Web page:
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Shetland seafood exports halted by drydock delay

May 25, 2022
Aquaculture, Transport

Northwards van

No spare capacity available as orders set to be cancelled.

Shetland’s vital seafood exports have ground to a halt with the news that the freighter MS Helliar has been delayed in drydock. Current information suggests that she may return to the Lerwick-Aberdeen route on Friday but this has not yet been confirmed. The situation has been compounded by the fact that the relief vessel, MS Arrow, was released from the Northern Isles route early on Monday morning and has now returned to the Isle of Man.

The result of this delay is that there will be no freighter sailing from Shetland on Thursday and extremely limited capacity for seafood trailers being accommodated on the passenger vessel MS Hrossey, given the level of public and tourist traffic. For producers, the result will be cancelled orders and a real threat that customers will lose confidence in the Shetland sector and look elsewhere in the future for their seafood.

“The events of this week bring the fragility of the service into very sharp relief,” said Seafood Shetland’s Ruth Henderson. “They also highlight – yet again – the continuing intransigence of Transport Scotland to address the issues faced on the Northern Isles routes to ensure the economy of Shetland – and, indeed, the economy of Scotland – is not undermined through the organisation’s failure to understand the impact of its inaction.”

The financial and business effect of this delay was detailed by one of the producers, Scottish Sea Farms, whose head of operations Ewan Mackintosh estimated that the orders delayed by his firm alone had a value of more than a quarter of a million pounds.

“Orders will be cancelled and those that do get shipped south later will miss onward connections, resulting in part-filled loads for onward transport, bringing both a financial and an environmental cost.

“There is,” he continued, “a bigger picture to this situation. Customers could lose confidence in ordering from Shetland. We operate in a global marketplace with close competition from Norway, the Faroe Islands, and Iceland so this failure has the potential of affecting the wider Scottish economy as well as that of the Northern Isles.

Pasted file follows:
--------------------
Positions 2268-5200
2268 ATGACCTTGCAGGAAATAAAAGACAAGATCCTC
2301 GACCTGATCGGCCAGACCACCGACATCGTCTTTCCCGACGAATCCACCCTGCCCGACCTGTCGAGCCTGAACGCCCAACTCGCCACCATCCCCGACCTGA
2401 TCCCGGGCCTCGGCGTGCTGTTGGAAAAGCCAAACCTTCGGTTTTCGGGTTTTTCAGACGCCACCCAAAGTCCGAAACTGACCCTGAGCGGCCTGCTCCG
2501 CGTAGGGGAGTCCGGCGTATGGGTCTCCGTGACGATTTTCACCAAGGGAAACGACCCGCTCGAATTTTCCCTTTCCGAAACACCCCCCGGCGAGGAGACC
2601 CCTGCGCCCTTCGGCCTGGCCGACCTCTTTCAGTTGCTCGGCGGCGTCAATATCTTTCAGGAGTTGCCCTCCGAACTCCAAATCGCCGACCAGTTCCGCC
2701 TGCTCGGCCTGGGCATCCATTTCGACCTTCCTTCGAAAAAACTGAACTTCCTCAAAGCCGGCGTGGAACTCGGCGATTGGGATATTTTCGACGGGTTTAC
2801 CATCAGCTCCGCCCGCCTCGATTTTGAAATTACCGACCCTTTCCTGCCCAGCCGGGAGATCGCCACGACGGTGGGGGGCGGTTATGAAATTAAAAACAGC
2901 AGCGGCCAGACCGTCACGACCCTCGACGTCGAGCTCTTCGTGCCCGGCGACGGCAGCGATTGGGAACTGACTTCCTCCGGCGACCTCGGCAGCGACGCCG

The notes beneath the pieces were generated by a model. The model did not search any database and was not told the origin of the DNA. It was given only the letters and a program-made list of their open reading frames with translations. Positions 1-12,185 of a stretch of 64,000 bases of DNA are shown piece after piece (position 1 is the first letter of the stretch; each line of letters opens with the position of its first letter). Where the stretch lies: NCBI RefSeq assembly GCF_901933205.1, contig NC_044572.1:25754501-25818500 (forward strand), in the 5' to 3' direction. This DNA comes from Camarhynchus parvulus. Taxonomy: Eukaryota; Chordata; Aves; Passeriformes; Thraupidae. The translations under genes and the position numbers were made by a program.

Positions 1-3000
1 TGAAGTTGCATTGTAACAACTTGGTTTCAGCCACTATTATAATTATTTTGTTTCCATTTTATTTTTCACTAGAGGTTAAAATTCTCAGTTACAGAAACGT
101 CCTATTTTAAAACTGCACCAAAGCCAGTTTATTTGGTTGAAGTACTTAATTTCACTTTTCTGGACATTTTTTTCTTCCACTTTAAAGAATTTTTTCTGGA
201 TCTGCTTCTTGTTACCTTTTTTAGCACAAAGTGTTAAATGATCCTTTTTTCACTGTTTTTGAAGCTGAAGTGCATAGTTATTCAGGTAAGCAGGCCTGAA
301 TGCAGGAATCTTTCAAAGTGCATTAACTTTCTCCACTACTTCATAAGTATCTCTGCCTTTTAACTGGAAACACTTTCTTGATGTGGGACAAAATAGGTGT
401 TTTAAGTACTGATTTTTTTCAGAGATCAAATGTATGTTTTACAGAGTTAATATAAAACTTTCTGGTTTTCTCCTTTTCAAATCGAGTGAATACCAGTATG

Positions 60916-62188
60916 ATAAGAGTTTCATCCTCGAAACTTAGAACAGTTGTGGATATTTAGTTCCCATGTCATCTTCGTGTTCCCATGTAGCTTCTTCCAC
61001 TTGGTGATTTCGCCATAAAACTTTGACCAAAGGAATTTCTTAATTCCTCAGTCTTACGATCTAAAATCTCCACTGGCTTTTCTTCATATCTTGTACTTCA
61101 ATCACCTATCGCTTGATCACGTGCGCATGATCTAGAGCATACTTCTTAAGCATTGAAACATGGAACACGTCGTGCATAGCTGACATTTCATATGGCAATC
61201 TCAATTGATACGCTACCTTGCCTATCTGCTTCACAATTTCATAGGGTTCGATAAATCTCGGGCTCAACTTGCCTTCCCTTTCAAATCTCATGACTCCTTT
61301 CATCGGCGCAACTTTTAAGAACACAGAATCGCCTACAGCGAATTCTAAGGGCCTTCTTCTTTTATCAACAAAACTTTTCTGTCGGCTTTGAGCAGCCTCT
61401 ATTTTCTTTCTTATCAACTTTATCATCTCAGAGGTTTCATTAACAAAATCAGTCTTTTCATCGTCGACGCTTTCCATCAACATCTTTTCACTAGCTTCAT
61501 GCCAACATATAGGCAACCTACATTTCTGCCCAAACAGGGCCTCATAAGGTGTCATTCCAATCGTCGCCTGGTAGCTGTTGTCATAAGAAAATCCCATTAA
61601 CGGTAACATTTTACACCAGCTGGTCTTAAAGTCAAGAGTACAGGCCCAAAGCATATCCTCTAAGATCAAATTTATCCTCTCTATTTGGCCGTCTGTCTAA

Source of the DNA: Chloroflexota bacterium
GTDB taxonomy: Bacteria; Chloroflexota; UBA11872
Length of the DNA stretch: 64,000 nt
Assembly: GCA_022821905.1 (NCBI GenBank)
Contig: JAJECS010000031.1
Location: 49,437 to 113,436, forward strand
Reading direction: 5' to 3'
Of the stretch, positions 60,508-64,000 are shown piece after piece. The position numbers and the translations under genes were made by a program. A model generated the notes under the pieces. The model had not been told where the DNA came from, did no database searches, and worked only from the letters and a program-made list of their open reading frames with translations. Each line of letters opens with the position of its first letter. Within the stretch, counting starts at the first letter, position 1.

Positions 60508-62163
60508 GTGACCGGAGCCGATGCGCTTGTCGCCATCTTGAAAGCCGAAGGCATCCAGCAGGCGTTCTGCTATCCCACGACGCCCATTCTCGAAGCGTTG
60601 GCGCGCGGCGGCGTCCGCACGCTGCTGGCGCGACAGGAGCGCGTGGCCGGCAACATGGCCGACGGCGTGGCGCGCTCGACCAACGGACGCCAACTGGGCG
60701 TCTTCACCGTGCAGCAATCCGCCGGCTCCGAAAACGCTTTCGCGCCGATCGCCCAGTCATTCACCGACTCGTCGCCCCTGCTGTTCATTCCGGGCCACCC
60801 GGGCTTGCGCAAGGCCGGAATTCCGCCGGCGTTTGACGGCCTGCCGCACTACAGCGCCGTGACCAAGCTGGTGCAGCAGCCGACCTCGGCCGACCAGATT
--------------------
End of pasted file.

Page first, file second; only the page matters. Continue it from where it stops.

“We put a lot of faith in our ferry service and generally there is an outstanding job done even during poor weather. However, we need this to continue, and if the type of service failure we are seeing this week creeps in, we will be in serious trouble.

“We simply do not understand why there was no contingency for this outcome given that it was a strong possibility. The service is crucial to our success, to the Shetland economy, and to the many jobs we support.”

The latest challenges faced by the Shetland seafood sector come in the wake of a report, presented to Jenny Gilruth, the Scottish Government’s Minister for Transport, by Shetland’s Stewart Building Transport Group at a meeting in March. The report found that six in 10 northbound and four in 10 southbound sailings are running close to at least 90 per cent capacity, with one in ten over the allotted capacity. It concluded that action should be taken as soon as possible to make more freight capacity available given the thriving Shetland economy and recommended that, to meet industry demand, an additional freight vessel be chartered from now until the time when new freight vessels are introduced on the North Isles route.

Speaking at the launch of the report, Stewart Building Transport Group chairman Tavish Scott, said: “We know that, in freight terms, the Aberdeen-Lerwick-Aberdeen route is the highest earning route in the Scottish island ferry network, generating in excess of £10 million per year, the profits from which are fed back into the public purse. Despite this, it is often running at or over capacity and simply not meeting industry needs, which in turn impacts on the island’s economy and that of Scotland as a whole.

“The report clearly demonstrates that the service has not only reached capacity, there is absolutely no room for growth or, indeed, anywhere near adequate provision to handle peak periods or potential disruptions to service.”

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